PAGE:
Blue-throated lizard of the Lizards A blue chest or throat I have put on Brown I also have put on I, father-of-clinging of the hillside Lekgothoane The weather, for example, may be described not for its own sake but as a kind of formalized indication that some important event is about to be depicted or to show the determination and perseverance of the hero whatever the conditions. This comes out in the following Southern Sotho passage:. When he is going to act the mist thickens; The mist was covering the snow-clad mountains, Mountains from which the wind blows.

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There was a wind, there was snow, Likila, There was a wind, there was snow on the mountains, Some were attracted by pillows and remained Mofokeng It is to this panegyricizing end that both the general form and the detailed style of these poems all tend. The reciter pours forth the praises with few pauses for breath and at the top of his voice. Often there is growing excitement and dramatic gestures are made as the poem proceeds.

Grant describes a well-known Zulu praiser whom he heard in the s. As the poet recited, he worked himself up to a high pitch of fervour, his face was uplifted, and his voice became loud and strong. The shield and stick that he carried were, from time to time, suddenly raised and shaken, and his gestures became more frequent and dramatic, so that he would suddenly leap in the air or crouch with glaring eyes while praises poured from his lips—until at last he stopped exhausted The audience too play their part and often shout out encouragingly in support of what the praiser is saying or to cheer him on, adding to the emotional, even ecstatic mood that is induced by the delivery of these poems.

Even in the mood of excitement described by Grant there is a clear emphasis on the penultimate syllable of certain words, and, in a more marked way still, on the word just preceding a pause at a line- or stanza-end. Praise poems have no musical accompaniment, nor, apparently, are they actually sung.

Rather, they are semi-chanted, in the sense that a special stylized intonation is expected during the recitation. In Zulu the tonal and melodic movement is not a separate musical creation, but arises directly out of the words of a given line; and at the ends of lines and stanzas there are certain formalized cadences and glides, used as concluding formulas Rycroft However, with this complex and sophisticated form of poetry, unlike the simpler prose tales, the literary effect does not seem to have been dependent primarily on the skill of the reciter, but rather on the art of the poet as composer—in his use of the traditional forms described above, such as figurative expression, allusion, and the various stylistic devices which, quite apart from his delivery, served to heighten the effectiveness and power of the verse.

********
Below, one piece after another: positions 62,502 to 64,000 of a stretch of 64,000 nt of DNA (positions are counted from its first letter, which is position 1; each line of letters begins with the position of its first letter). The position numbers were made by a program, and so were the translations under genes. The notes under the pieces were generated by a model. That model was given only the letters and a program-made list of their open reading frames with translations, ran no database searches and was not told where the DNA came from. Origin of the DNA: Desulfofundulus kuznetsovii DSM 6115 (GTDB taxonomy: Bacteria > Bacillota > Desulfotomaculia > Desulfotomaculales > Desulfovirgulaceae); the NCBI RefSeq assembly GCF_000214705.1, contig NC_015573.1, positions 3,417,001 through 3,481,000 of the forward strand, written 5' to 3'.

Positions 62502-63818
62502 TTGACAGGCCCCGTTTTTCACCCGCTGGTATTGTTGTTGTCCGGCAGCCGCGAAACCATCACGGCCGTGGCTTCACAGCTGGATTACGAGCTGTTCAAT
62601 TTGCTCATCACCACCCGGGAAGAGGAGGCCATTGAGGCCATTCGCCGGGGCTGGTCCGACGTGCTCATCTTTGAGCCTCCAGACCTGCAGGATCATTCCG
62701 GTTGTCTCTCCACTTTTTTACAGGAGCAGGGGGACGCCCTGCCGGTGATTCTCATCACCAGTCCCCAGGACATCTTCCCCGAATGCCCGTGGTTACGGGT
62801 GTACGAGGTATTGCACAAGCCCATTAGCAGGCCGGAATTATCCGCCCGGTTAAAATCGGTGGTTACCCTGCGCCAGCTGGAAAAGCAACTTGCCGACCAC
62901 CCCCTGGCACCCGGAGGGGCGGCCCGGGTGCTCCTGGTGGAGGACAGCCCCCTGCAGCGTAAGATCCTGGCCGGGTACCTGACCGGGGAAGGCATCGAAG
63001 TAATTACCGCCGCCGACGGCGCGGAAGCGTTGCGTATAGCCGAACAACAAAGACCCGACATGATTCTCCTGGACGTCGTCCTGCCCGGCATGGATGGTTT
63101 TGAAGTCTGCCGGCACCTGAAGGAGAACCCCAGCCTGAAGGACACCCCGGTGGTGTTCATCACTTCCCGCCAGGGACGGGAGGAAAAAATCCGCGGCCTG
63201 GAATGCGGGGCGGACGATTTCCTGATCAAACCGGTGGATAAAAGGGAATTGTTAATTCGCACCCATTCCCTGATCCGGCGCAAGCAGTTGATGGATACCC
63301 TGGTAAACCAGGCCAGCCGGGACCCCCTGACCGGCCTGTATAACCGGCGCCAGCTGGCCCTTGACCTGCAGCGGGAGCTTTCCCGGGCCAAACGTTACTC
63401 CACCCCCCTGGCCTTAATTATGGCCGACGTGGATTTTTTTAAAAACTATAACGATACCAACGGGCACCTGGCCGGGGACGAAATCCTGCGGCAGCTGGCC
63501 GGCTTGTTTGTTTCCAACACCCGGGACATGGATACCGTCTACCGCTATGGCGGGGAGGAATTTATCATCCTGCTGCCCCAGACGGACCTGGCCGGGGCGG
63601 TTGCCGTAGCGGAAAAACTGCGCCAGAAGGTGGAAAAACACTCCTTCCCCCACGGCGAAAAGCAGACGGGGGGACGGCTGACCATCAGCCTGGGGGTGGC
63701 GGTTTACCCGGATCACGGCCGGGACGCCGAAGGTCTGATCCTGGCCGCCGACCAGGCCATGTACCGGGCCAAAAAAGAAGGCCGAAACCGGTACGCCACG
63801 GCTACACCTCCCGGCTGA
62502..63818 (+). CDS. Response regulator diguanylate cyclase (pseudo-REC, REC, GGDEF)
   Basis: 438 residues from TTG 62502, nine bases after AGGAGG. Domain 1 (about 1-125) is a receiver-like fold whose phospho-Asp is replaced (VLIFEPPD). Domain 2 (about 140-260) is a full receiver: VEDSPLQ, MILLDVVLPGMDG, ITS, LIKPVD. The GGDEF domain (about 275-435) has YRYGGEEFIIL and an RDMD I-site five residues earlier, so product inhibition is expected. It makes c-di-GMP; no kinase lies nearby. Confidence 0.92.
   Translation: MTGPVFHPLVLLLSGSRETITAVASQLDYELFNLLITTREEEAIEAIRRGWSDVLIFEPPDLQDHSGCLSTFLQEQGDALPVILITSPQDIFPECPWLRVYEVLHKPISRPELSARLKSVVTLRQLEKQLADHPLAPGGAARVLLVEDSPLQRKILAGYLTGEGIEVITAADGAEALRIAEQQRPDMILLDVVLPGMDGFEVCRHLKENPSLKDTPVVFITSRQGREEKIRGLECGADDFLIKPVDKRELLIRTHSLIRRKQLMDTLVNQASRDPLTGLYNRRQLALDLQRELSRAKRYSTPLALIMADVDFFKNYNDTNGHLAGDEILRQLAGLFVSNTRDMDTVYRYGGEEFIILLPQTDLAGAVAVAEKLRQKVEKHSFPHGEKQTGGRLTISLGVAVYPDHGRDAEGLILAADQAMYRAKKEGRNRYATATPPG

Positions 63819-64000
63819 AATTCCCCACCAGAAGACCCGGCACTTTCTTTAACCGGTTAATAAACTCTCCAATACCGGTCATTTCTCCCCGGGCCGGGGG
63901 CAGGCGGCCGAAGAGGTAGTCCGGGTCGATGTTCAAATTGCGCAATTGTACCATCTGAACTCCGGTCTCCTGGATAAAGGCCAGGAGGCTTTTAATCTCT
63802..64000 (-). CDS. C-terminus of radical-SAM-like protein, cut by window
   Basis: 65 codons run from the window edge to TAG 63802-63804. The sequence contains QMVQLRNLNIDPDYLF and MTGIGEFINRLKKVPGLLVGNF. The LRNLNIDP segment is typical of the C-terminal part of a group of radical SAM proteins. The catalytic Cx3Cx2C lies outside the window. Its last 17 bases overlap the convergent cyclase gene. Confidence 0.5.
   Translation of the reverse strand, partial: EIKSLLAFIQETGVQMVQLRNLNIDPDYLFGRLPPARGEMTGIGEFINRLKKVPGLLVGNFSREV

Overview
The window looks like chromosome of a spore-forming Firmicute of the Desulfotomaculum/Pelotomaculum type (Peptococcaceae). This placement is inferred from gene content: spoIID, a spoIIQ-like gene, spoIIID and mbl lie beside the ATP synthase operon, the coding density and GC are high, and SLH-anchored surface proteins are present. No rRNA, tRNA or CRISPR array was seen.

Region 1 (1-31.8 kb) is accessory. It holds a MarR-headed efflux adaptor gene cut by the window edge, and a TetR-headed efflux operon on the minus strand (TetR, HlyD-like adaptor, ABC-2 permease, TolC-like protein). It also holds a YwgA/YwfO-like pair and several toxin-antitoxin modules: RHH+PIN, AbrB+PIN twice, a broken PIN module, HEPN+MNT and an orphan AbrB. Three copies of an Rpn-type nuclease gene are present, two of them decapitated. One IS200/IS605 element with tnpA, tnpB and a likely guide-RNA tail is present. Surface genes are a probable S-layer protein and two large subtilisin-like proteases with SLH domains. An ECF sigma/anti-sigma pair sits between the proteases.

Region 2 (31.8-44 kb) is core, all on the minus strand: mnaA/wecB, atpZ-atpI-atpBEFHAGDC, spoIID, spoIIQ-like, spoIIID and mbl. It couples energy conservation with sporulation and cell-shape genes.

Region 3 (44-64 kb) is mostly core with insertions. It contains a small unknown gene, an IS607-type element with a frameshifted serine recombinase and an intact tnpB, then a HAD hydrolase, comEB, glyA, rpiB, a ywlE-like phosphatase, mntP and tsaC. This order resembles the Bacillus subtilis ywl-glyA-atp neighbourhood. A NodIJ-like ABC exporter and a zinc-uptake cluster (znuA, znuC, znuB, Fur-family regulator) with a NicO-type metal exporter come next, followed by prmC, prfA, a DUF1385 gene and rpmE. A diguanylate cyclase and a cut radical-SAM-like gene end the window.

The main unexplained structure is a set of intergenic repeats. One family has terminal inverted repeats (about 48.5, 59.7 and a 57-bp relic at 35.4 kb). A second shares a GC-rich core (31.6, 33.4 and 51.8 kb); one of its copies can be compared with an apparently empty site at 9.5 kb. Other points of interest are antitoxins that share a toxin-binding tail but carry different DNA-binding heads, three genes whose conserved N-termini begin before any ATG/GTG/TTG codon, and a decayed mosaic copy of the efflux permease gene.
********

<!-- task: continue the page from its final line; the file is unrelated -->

All men seem to have been expected to have a certain skill. Commoners composed their own praises or those of their families and their cattle while those of high birth or outstanding prowess had their praises composed by others, the chiefs by specialist bards. Though the older poems were preserved in this way, this is not to say that each recitation of a single poem was verbally identical.

The form of praise poetry makes it easy for poems to become telescoped without radically altering the sense; this is what seems to have happened with many of the earliest poems which tend to be considerably shorter than those about more recent chiefs. The recitation itself can also lead to additions by the performer, in the sense that a stanza or line may be introduced in that particular performance from his knowledge of the stock language and imagery.

Composition also of course takes place in the more familiar way with original creation by a single poet, notably by the professional bards of the chief. Among some peoples at least these original praise poems are the property of the composer in the sense that until his death no one may recite them in public Schapera During their period of seclusion at the age of fifteen or sixteen the boys were required to compose and recite poems in praise of themselves, of their chief, and of their parents, and they had to recite these praises publicly on their emergence from seclusion.

In this way the art of composition was insisted on as a necessary accomplishment for every man, involving some acquaintance at least with the various stylized forms of expression and historical allusions mentioned earlier. The most famous situation is after a battle when a warrior composes his own praises to celebrate his exploits or, if he is outstanding in bravery or birth, may have them composed for him by others. In this way every soldier had his own praises in addition, that is, to the praise names possessed in virtue of his membership of a particular clan which he either recited himself or, among the Zulu at least, had shouted out to him by his companions while he danced or prepared for war Tracey, b: War was the main occasion for such praises, but many other events may inspire them—exploits in hunting particularly, and the experience of going to work in European areas which, as Schapera notes, forms a new type of adventure to be celebrated among the Tswana Schapera The chanting of praise poetry takes its place among the singing of other songs, and it is frequent for someone to walk about reciting praises of himself or his leader, while those present become silent and attentive.

Weddings too are very widely regarded as another stock situation in which praises are not only possible but required, for the bride or bridegroom is lauded in praises which include references to the fame of their family and its ancestors Schapera The office was still recognized in the s Grant One of the traditional occasions for the recitation of praises of the chiefs was in the early morning when the praiser shouted them out.